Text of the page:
Designers’ Skills for Non-Designers

People tend to think that designers’ chief skills are creating skills – ones that require mainly artistic hands and trained eyes. Although these skills are crucial, designers’ most important skills are mental and cognitive ones. The ability to recognize a need or an opportunity, to imagine a solution and to translate an idea into a product, requires much more than great sketching and visualization abilities. In this article, I review seven different designers’ skills that can contribute to any profession – skills that are obvious for designers, but might be refreshing and valuable for non-designers.

Visual thinking
Designers use visual means not only for creating but also for thinking. Designers’ thinking processes include a pen and a sketchbook. Visual thinking is very different from verbal and textual thinking; it’s freer and not limited to a “readymade collection of words.” Visual thinking can improve the outcome and lead to different results of any work. You don’t have to be an artist to become a visual thinker—all that’s needed is a little practice of letting the words go and the pen to lead.

Creativity and innovation are an integrated part of the design profession. Designers cannot deliver without being creative and innovative. No matter what you do and what your profession is, creativity and innovation can upgrade your work (and your life). Being creative is, above all, a state-of-mind; however, there are some practices to enhance creativity and innovation. Be open-minded, take nothing for granted, ask questions, challenge assumptions, research, test, think differently, and always assume there are better ways.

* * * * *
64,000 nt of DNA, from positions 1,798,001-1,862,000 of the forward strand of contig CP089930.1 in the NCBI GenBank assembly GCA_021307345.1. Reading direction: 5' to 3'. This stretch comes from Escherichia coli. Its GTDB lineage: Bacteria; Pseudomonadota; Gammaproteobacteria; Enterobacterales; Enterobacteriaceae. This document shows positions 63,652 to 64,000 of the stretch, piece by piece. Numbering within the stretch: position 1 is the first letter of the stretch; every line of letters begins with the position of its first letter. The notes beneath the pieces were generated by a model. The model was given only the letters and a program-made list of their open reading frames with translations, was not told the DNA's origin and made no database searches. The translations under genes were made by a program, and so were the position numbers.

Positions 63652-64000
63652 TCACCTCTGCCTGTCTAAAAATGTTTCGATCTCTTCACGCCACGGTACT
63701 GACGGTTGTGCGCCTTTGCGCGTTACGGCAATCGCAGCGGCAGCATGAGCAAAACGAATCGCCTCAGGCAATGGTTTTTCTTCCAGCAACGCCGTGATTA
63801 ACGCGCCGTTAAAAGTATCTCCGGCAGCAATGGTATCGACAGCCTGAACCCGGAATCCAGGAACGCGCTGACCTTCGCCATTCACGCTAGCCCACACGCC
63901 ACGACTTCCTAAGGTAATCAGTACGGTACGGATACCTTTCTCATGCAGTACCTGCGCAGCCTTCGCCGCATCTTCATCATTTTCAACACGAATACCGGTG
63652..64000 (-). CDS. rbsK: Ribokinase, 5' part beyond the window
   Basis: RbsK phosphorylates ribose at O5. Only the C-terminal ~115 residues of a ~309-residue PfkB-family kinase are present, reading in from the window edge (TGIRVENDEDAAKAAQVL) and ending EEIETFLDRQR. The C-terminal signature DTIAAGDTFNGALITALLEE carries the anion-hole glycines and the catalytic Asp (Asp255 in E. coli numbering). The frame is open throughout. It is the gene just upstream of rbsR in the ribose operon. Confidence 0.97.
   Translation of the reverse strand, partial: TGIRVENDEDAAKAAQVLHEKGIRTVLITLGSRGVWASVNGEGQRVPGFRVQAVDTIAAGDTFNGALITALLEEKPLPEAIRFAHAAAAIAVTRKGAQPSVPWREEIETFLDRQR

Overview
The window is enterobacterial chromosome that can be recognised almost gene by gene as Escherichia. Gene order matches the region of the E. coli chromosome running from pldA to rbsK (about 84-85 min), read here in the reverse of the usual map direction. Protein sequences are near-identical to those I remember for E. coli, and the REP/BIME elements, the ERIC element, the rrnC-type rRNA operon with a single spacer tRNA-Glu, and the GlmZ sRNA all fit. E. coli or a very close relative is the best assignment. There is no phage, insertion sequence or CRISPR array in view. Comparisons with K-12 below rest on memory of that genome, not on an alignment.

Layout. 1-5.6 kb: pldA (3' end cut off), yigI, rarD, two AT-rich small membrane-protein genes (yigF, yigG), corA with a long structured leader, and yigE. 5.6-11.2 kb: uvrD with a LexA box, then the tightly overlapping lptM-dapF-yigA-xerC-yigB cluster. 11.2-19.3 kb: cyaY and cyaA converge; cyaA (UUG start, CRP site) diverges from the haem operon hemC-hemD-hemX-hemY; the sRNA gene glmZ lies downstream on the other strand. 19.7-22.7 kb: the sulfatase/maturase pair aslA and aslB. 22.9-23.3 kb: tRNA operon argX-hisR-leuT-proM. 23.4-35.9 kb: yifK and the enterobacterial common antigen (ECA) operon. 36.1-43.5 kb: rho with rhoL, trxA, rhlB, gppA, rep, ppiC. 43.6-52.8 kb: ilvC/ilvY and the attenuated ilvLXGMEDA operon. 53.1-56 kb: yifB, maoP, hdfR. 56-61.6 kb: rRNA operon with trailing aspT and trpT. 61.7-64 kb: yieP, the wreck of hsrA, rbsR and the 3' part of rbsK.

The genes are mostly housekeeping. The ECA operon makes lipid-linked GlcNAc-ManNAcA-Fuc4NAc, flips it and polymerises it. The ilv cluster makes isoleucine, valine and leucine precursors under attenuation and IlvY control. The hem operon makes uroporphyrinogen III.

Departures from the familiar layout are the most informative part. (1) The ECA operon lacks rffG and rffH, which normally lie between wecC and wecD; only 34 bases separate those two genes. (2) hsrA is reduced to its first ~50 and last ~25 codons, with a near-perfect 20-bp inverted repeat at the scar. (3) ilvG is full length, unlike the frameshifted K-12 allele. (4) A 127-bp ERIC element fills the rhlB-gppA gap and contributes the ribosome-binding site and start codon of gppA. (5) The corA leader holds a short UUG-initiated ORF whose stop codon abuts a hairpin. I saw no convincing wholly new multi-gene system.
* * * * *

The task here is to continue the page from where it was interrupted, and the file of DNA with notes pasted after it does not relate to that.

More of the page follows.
Product design is holistic; it is based on a concepts as well as small details. There is no such thing as a “partly good design.” Designers must be meticulous. Meticulousness means paying attention and taking care of the smallest details (even the hidden ones), and not cutting corners. Meticulousness is an essential aspect of being professional, no matter what you do.

Work under uncertainty conditions
Designing a new product means working under uncertain conditions. Most people do not feel comfortable with uncertain conditions—they like to know where they are going and how the outcome looks. Working under conditions of certainty means no opportunity for innovation. After all, innovation cannot evolve when the outcome is known in advance. Accept and embrace uncertain conditions—it will enhance your innovation and improve your outcome.

Two brain’s hemispheres
Most people are either right- or left-brain dominant. They either have a logical-rational character or an emotional-artistic character. Being able to use both hemispheres evenly is a must for designers and a great advantage for any profession.

Design is a multidisciplinary profession. It includes emotions, rationalism, strategy, art, engineering, business, marketing, and more.  A good designer cannot focus purely on design—he or she has to collaborate with many other professions. Even if your profession is not that wide, you should expand it. Learn and consider a wider scope of your domain. You don’t have to be an expert in all surrounding fields, but you have to be able to understand them.

Design work without passion will never be great. It is just impossible to create and innovate without an internal engine. Love and passion can improve any work. Do what you love and love what you do. It sounds cliché, yet it is so true.


On my next post, I’ll give tips about hiring an industrial designer – do’s and don’ts when interviewing and evaluating a new product designer. 
Be notified about this upcoming post.

  • Christian Theill

    as usual, a great synthesis!

    • Yariv Sade

      Thanks :)

  • Fabien Deboves

    So true !